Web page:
* Aluminum is highly thermally conductive and readily transmits the heat of a fuel-fed external fire to fuel in the tank. This has the benefit of rapidly driving the fuel tank ullage to exceed the upper flammability limit prior to burn-through of the fuel tank skin or heating of the wing upper surface above the auto-ignition temperature, thus greatly reducing the threat of fuel tank explosion.
* Aluminum panels at thicknesses previously used in wing lower surfaces of large transport category airplanes have been fire resistant as defined in 14 CFR 14 part 1 and AC 20-135.
* Heat capacity of aluminum and fuel will prevent burn-through or wing collapse for a time interval that will generally exceed the passenger evacuation time.
Type Certification Basis
Under Title 14, Code of Federal Regulations (14 CFR) 21.17,
If the Administrator finds that the applicable airworthiness regulations (i.e., 14 CFR part 25) do not contain adequate or appropriate safety standards for the Model A350-900 series airplane because of a novel or unusual design feature, special conditions are prescribed under
Special conditions are initially applicable to the model for which they are issued. Should the type certificate for that model be amended later to include any other model that incorporates the same or similar novel or unusual design feature, the proposed special conditions would also apply to the other model under
The FAA issues special conditions, as defined in 14 CFR 11.19, under
In addition to the applicable airworthiness regulations and special conditions, the Model A350-900 series must comply with the fuel vent and exhaust emission requirements of 14 CFR part 34 and the noise certification requirements of 14 CFR part 36 and the
Novel or Unusual Design Features
The Airbus Model A350-900 series airplane will incorporate the following novel or unusual design features: composite fuel tanks.
The extensive use of composite materials in the design of the A350 wing and fuel tank structure is considered a major change from conventional and traditional methods of construction, as this will be only the second large transport category airplane to be certificated with this level of composite material for these purposes. The applicable airworthiness regulations do not contain specific standards for post-crash fire safety performance of wing and fuel tank skin or structure.
In order to provide the same level of safety as exists with conventional airplane construction,
FOOTNOTE 2 Cherry, R. and Warren, K. "Fuselage Burnthrough Protection for Increased Postcrash Occupant Survivability: Safety Benefit Analysis Based on Past Accidents, "FAA Report DOT/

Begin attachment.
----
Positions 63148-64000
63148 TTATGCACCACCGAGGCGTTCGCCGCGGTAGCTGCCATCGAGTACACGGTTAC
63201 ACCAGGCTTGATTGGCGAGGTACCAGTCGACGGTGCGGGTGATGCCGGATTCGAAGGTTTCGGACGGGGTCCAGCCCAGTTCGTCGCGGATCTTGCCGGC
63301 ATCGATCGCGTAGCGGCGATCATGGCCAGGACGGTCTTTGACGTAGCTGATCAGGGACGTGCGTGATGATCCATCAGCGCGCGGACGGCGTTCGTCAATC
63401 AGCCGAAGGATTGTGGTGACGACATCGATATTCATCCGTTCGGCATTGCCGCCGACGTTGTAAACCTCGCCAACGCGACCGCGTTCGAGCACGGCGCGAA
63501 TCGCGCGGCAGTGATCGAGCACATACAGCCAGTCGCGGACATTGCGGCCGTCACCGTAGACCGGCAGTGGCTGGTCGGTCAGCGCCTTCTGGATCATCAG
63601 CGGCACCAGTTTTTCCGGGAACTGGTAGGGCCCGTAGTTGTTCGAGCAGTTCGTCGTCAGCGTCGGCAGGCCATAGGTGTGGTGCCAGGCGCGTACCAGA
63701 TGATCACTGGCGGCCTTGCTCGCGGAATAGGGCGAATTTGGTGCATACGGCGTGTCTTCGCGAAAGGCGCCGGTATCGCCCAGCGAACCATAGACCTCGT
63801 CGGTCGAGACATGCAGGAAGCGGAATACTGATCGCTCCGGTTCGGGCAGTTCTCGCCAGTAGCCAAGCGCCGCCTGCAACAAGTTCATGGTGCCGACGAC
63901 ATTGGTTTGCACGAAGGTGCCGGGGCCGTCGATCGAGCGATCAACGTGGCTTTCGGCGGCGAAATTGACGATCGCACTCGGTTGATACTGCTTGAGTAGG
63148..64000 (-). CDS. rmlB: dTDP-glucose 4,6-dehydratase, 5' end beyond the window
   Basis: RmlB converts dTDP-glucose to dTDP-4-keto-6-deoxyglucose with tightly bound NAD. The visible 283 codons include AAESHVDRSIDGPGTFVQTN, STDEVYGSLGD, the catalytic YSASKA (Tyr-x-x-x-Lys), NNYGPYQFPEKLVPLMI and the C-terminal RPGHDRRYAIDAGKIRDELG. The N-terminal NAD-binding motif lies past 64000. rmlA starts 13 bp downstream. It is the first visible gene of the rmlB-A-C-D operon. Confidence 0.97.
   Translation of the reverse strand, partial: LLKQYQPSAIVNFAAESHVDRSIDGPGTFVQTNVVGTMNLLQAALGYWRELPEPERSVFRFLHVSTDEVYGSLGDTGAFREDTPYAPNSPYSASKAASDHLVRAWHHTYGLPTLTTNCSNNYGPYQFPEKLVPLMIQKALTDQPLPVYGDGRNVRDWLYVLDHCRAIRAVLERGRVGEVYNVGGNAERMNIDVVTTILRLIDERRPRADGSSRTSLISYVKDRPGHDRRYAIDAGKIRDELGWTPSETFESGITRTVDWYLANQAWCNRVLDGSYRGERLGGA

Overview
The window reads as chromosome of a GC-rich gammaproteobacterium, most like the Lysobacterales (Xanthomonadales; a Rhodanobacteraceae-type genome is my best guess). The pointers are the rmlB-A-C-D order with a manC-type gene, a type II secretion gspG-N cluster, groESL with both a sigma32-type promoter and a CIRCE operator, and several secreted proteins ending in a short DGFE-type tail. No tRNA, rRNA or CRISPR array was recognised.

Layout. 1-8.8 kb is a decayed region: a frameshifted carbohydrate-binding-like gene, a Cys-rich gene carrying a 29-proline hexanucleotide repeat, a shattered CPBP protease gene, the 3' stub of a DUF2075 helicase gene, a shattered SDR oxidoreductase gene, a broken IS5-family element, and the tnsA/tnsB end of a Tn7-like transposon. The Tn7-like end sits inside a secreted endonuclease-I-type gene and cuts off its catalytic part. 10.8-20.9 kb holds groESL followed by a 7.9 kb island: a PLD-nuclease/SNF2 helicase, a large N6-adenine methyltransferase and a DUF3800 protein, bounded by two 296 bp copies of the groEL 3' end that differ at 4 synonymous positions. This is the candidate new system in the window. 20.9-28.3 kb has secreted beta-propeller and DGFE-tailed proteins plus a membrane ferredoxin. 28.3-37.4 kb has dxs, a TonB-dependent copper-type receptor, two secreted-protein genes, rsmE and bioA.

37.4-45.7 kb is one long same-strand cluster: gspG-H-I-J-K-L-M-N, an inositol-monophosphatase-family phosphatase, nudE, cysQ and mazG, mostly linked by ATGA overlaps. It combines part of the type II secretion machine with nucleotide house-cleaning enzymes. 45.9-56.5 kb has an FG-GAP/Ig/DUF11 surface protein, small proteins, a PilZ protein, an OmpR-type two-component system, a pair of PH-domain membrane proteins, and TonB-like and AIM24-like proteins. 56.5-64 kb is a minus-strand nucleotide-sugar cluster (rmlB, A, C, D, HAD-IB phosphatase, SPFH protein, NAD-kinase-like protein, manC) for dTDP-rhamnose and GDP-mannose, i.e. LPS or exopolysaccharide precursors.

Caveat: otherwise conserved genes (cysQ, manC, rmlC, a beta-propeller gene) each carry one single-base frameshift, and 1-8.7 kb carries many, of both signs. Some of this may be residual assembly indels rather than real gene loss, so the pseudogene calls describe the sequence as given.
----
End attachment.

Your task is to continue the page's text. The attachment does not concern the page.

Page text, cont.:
There is little benefit in requiring the design to prevent wing skin burn-through beyond five minutes, due to the effects of the fuel fire itself on the rest of the airplane. That assessment was carried out based on accidents involving airplanes with conventional fuel tanks, and considering the ability of ground personnel to rescue occupants. In addition, AC 20-135 indicates that, when aluminum is used for fuel tanks, the tank should withstand the effects of fire for 5 minutes without failure. Therefore, to be consistent with existing capability and related requirements, the Model A350-900 series airplane fuel tanks must be capable of resisting a post-crash fire for at least 5 minutes. In demonstrating compliance,
As discussed above, these proposed special conditions apply to Airbus Model A350-900 series airplanes. Should
This action affects only certain novel or unusual design features on the Airbus Model A350-900 series airplanes. It is not a rule of general applicability.
List of Subjects in 14 CFR part 25
Aircraft, Aviation safety, Reporting and recordkeeping requirements.
The authority citation for these special conditions is as follows:
Authority: 49 U.S.C. 106(g), 40113, 44701, 44702, 44704.
The Proposed Special Conditions
Accordingly, pursuant to the authority delegated to me by the Administrator, the following special conditions are proposed as part of the type certification basis for the Model A350-900 series airplane:
In addition to complying with 14 CFR part 25 regulations governing the fire-safety performance of the fuel tanks, wings, and nacelle, the Airbus Model A350-900 series airplane must demonstrate acceptable post-crash survivability in the event the wings are exposed to a large fuel-fed ground fire.
[FR Doc. 2014-00102 Filed 1-7-14;